weather can leave your hands dry, irritated, and downright scaly. The
cold temperatures arenít the only culprit: indoor heating also pulls
moisture straight out of the air. The skin on your hands is delicate,
thin, exposed, and highly susceptible to damage and aging. Fight back
with these easy steps that put moisture back into your hands Ė and keep
it there Ė all winter long.
Avoid washing your hands unnecessarily. Use gloves for all household
chores that subject your hands to chemicals or water, such as washing
dishes or cleaning.
Switch to a milder cleanser whenever you do wash your hands.
Use a gentle exfoliant (you can make one easily from pantry
ingredients) once a week to get rid of dead skin cells that may be
limiting absorption of moisturizers.
Always put on lotion after you wash your hands. Moisturizers absorb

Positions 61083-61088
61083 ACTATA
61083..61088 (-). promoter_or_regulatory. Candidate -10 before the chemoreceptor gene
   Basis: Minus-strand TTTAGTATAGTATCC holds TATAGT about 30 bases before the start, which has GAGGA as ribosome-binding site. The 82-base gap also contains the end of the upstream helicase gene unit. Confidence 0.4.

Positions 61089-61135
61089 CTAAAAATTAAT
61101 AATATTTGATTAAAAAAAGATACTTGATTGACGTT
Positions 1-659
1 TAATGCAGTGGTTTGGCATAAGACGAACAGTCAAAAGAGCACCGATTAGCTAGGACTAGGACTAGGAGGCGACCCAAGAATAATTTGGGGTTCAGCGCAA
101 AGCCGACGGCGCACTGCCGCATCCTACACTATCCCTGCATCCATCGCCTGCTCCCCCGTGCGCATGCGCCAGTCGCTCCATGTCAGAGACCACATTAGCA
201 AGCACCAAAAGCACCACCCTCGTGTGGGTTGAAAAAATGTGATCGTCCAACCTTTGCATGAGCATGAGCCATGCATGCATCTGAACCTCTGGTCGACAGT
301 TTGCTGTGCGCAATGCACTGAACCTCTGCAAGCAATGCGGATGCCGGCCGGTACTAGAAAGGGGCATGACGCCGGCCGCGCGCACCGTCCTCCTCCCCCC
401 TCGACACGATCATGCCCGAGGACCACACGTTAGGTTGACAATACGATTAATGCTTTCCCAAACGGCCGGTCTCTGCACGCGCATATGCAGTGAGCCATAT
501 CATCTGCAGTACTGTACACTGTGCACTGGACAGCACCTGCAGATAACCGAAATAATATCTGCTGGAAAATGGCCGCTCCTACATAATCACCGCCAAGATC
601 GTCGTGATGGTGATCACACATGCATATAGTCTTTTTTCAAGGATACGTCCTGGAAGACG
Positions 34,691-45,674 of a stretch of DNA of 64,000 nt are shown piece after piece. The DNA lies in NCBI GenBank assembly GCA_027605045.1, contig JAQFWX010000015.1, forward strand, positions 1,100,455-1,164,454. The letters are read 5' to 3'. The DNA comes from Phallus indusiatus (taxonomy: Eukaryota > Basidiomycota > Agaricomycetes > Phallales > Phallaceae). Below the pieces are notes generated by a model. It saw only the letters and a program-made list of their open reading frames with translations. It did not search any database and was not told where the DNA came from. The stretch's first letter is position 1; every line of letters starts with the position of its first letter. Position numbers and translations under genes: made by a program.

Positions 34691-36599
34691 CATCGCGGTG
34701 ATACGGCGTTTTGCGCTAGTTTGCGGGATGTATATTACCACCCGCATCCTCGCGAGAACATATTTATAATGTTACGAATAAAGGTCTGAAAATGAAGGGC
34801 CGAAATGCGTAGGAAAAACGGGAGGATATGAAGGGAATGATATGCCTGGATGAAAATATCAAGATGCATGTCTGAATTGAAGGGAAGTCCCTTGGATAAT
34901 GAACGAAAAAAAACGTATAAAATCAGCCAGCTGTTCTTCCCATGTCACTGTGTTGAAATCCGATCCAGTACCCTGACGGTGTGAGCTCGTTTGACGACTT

best when your skin is slightly damp.
Set a plate of water by your heater or invest in a small humidifier to
keep moisture indoors..
Choose a natural hand cream with plant-based moisturizers such as
coconut oil, olive oil, shea butter, cocoa butter, or jojoba oil. Avoid
mineral oil (petroleum) based products, which sit on your skin without
absorbing into it.
Once or twice a week, use a moisturizing hand masque (such as avocado
and olive oil, or yogurt and honey) and leave it on for at least half an
hour. There are plenty of recipes online for easy, effective masques you
can make at home.
Alternately, massage a plant-based oil with a drop of your favorite
essential oil into your skin before you go to bed. Donít wash it off
right away; instead, slip on a pair of cotton gloves and wake up with
amazingly soft, supple hands.
Drink plenty of water.
Use UV protection on your hands in the winter as well as the rest of
the year. Your hands are just as vulnerable to UV radiation as your
Try to wear gloves or mittens whenever you go outside, even for brief
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